High euthanasia rates attributed to preventable diseases at area animal shelters. Both rescue efforts and shelter facilities crippled by visitors failure to follow simple rules of hygiene.
Many things have been said about the so-called high kill animal shelter at Devore, California. It has been widely criticized for its supposed “quick fix” policies of frequent and regular euthanasia as a solution to the ongoing pet overpopulation problem. Animal rights activists blast this and other shelter facilities across the nation for supposed acts of cruelty and abuse against animals within their auspices. While cases of abuse and negligence have been documented as taking place within the animal shelter community, it should be emphasized that a shared sense of responsibility needs to be acknowledged if more animals are to survive the shelter environment to find adoptive homes.
According to Supervising Animal Control Officer Doug Smith at the Devore shelter, the failure of visitors to adhere to personal sanitation guidelines continues to have a detrimental effect the shelter's ability to maintain a healthy, disease free environment for their cats in particular.
Smith states that when visitors to Devore's cat room make physical contact with multiple cats in their cages, the transmission of hard to detect illness can and does take place, further straining the resources of an already financially strapped operation. Both the city and county of San Bernardino in southern California continues to suffer through an ongoing finanical crisis. The city of San Bernardino recently declared bankruptcy and is in a state of near financial collapse. Both city and county resources have been severely diminished , workers have been discharged for lack of funds with the exception of bare essential services.
Smith, who has been involved in animal welfare services for 30 years emphasized that perhaps the biggest underlying factor in high kill rates at Devore and other facilities is the lack of awareness of the public's behalf about the vulnerability of cats in their auspices to disease. In addition to the viral and bacterial element in this problem, what is easily overlooked is the effect of stress caused by the shelter environment on the animals which further weakens what may already be compromised immune systems.
Serious outbreaks of URI, or upper respiratory infections have been commonplace at this and other facilities. Co-administrator Renee Mc Elwee of Kitty Devore Rescue Network, which has partnered with Devore since 2011 states that "It is a major problem. That one simple act, touching one cats nose and then touching another can erupt into serious problems for them and for us. Last year the URI epidemic resulted in almost every cat coming out of Devore being sick. Almost every cat was pulled MW (medical waiver) for six straight months. For those months we scrambled daily to save as many as we could with even less time than usual. And the expense - phenomenal. I know that people faulted Devore staff for this, saying they weren't cleaning properly enough so the epidemic could finally be arrested."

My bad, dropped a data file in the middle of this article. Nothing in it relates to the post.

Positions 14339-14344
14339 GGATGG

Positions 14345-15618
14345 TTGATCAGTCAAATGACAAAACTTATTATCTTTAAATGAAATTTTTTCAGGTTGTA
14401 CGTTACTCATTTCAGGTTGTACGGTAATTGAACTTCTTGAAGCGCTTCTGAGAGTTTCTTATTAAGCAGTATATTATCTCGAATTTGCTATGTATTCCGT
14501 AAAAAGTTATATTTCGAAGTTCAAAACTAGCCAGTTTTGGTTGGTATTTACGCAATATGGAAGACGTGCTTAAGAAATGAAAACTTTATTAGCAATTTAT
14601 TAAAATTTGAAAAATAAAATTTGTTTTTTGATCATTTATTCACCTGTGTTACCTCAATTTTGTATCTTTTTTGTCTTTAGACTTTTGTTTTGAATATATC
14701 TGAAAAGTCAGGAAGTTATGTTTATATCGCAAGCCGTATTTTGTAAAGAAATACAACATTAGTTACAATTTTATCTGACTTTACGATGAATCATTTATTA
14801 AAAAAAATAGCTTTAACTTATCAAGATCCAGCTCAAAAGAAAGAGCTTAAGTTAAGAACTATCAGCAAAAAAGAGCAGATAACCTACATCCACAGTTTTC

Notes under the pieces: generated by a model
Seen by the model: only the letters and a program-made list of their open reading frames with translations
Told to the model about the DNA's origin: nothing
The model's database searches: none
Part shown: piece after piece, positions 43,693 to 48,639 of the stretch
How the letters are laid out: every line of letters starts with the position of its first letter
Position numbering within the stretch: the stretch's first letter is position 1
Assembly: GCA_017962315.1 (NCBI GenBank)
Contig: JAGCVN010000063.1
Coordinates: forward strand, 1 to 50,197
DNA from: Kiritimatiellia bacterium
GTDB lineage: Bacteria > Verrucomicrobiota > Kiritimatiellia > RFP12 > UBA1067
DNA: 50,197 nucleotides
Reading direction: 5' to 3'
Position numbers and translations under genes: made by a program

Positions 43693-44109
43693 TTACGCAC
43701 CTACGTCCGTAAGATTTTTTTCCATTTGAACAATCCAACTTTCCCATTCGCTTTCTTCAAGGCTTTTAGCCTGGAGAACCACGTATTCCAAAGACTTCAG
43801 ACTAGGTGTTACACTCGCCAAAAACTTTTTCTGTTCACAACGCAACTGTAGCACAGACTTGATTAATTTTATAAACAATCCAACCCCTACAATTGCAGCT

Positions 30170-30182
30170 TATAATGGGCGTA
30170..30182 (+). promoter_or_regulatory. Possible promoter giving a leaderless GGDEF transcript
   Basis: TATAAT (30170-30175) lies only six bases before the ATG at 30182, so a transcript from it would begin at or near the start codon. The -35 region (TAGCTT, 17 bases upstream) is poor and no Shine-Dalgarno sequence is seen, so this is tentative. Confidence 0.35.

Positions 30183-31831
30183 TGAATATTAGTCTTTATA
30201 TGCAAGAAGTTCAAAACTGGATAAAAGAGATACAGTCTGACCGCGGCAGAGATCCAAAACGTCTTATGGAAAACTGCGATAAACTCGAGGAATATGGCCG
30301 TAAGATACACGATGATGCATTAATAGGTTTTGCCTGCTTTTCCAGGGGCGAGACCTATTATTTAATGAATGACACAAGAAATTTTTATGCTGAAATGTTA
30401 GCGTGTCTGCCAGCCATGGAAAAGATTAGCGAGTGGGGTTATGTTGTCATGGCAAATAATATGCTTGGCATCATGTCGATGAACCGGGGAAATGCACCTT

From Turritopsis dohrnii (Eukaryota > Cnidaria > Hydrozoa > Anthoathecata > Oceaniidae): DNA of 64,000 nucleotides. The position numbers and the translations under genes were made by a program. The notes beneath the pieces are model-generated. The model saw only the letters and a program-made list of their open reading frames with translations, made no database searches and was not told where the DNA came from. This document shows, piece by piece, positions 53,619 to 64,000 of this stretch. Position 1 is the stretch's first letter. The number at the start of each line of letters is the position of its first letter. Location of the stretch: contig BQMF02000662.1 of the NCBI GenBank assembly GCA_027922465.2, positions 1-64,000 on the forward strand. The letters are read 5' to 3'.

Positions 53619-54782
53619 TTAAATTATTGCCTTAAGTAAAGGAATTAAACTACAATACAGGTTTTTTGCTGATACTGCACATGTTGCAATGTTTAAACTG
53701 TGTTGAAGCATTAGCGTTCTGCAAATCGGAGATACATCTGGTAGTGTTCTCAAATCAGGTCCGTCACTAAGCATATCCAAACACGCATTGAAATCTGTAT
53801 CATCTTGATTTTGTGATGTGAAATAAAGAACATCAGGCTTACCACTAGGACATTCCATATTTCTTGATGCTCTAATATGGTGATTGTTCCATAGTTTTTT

While hand sanitation stations are within and at the entrance to Devore's catroom, the problem seems to be that the visiting public doesn't acknowledge them. Perhaps the message needs to emphasized in much stronger terms: A single touch can kill. If you love and care about these animals take ten seconds to potentially save a life. Clean hands are essential and critical in this environment. As Smith points out, sick animals are not adoptable and are the most likely to be quaranteened or euthanasized. While efforts are constantly made to maintain a clean shelter environment, the responsibility also literally is “in the hands” of the visiting public. Rescuer partners, shelter workers, and most importantly the animals will all benefit from an increased sense of public awareness regarding this.